But in Wednesbury, Bilston, and all that district, when work is over you find the men drinking in their dirty clothes and with grimy faces at the beer-shop of the “Buttey,” that is to say, the contractor or middleman under whom they work, according to the system of the country, and the women hanging about the doors of their dingy dwellings, gossiping or quarreling,—the old furies and the young slatterns.
In the face of such savagery, so evidently the result of defective education, two opposite and extreme parties in the State, the anti-church Mialls and the pro-church Anthony Denisons, combine to oppose the multiplication of education that teaches decency if it teaches nothing else.
One great step has been made by the Health of Town’s Act, which is about to be applied to some of these coal towns; and railways have rendered the whole district so accessible that no foul spot can long remain unknown or unnoticed.
WEDNESBURY, pronounced Wedgebury, and spelt Wednesberie in Domesday Book, stands in the very heart of the coal and iron district, and is as like Tipton, Darlaston, Bilston, and other towns where the inhabitants are similarly employed, as one sweep is like another.
Birmingham factors depend largely on Wedgebury for various kinds of ironwork and “heavy steel toys.” The coal pits in the neighbourhood are of great value, and there is no better place in the kingdom to buy a thoroughbred bull dog that will “kill or die on it,” but never turn tail.
The name is supposed to incorporate that of the Saxon god Woden, whose worship consisted in getting drunk and fighting, and, to this day, that is the only kind of relaxation in which many of the inhabitants ever indulge. :-O
The church stands upon a hill, where Ethelfleda, Lady of Mercia, built a castle to resist the Danes, A.D. 914, about the time that she erected similar bulwarks at Tamworth and other towns in the Midland counties, but there are no antiquities worth the trouble of visiting.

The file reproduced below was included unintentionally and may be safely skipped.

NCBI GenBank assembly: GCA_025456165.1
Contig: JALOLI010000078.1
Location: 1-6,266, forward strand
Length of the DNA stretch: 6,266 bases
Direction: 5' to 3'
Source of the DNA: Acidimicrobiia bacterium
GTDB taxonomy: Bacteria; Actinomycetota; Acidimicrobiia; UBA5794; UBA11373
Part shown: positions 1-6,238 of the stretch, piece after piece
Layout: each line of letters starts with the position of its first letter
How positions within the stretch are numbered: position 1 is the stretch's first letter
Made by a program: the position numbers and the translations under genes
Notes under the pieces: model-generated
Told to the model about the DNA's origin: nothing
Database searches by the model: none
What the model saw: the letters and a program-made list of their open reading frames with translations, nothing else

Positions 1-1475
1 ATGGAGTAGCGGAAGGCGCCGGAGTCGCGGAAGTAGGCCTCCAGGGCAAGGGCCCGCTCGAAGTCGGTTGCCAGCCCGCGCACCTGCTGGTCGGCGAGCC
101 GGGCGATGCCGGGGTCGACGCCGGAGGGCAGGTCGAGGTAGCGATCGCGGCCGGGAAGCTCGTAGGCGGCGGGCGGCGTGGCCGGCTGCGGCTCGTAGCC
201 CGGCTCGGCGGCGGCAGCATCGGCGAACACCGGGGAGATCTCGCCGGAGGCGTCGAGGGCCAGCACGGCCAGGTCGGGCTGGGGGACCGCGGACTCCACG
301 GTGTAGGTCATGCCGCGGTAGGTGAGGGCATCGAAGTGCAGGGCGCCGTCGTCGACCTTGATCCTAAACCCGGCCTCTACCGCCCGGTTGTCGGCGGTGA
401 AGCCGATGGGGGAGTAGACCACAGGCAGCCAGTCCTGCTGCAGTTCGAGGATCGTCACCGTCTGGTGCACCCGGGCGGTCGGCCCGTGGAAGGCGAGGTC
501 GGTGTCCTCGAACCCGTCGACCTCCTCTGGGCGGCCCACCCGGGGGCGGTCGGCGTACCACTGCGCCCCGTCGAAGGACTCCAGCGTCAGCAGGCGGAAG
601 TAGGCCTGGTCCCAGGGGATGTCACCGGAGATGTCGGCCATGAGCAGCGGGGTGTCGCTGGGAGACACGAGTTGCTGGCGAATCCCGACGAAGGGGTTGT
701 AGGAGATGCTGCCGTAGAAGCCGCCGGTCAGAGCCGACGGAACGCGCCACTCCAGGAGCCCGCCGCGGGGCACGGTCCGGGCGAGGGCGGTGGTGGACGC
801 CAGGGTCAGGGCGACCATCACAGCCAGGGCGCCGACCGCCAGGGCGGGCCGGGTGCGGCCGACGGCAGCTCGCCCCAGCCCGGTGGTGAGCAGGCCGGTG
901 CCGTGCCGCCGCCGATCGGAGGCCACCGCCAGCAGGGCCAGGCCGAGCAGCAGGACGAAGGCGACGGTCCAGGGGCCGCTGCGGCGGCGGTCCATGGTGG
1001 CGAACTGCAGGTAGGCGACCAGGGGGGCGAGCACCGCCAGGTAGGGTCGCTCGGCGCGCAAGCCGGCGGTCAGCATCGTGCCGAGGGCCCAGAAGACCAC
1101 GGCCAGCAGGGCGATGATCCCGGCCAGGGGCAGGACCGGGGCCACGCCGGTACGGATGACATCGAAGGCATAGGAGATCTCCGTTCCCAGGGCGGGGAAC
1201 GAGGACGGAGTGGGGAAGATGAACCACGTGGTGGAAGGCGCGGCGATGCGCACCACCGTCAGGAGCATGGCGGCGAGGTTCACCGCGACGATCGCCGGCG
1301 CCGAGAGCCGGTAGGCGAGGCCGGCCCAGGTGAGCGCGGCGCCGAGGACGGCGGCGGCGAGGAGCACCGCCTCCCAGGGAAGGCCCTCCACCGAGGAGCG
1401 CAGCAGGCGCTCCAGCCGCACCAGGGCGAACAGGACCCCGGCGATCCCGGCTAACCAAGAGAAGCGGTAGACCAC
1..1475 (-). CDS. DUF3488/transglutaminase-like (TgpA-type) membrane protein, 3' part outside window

Parties who take an interest in the progress of education in this kingdom among those classes where it is most needed, that is to say, masses of miners and mechanics residing in districts from which all the higher and most of the middle classes have removed; where the clergy are few, hard worked, and ill paid; where the virtues of a thinly peopled agricultural district have been exchanged for the vices, without the refinements, of a crowded town population, should traverse this part of Staffordshire on foot. (Dare ya!) 🙂
They will own that, in spite of the praiseworthy labours of both Church and Dissent,—in spite of the progress of Temperance Societies and Savings’ Banks,—a crowd of children are daily growing up in a state of ignorance, dirt, and degradation fearful to contemplate.
To active philanthropists, not to seekers of the picturesque, archaeologists, and antiquarians, do we address ourselves. Still we ought to add that, in the iron works and rolling mills, there are studies of half naked men in active motion at night, with effect of red firelight and dark shade, in which the power of painting flesh and muscular development might be more effectively displayed than in the perpetual repetition of model Eves and sprawling nymphs.
He then moves on to our neighbours and it does get worse…. but I will add those at a later date.
But there is some very interesting stuff about the gun trade that I have decided to add also, because after all, we are well known for our gun lock making. But saying that … It is only really interesting if you are keen on guns, as I always have been & I know a few more people on THOW page are too.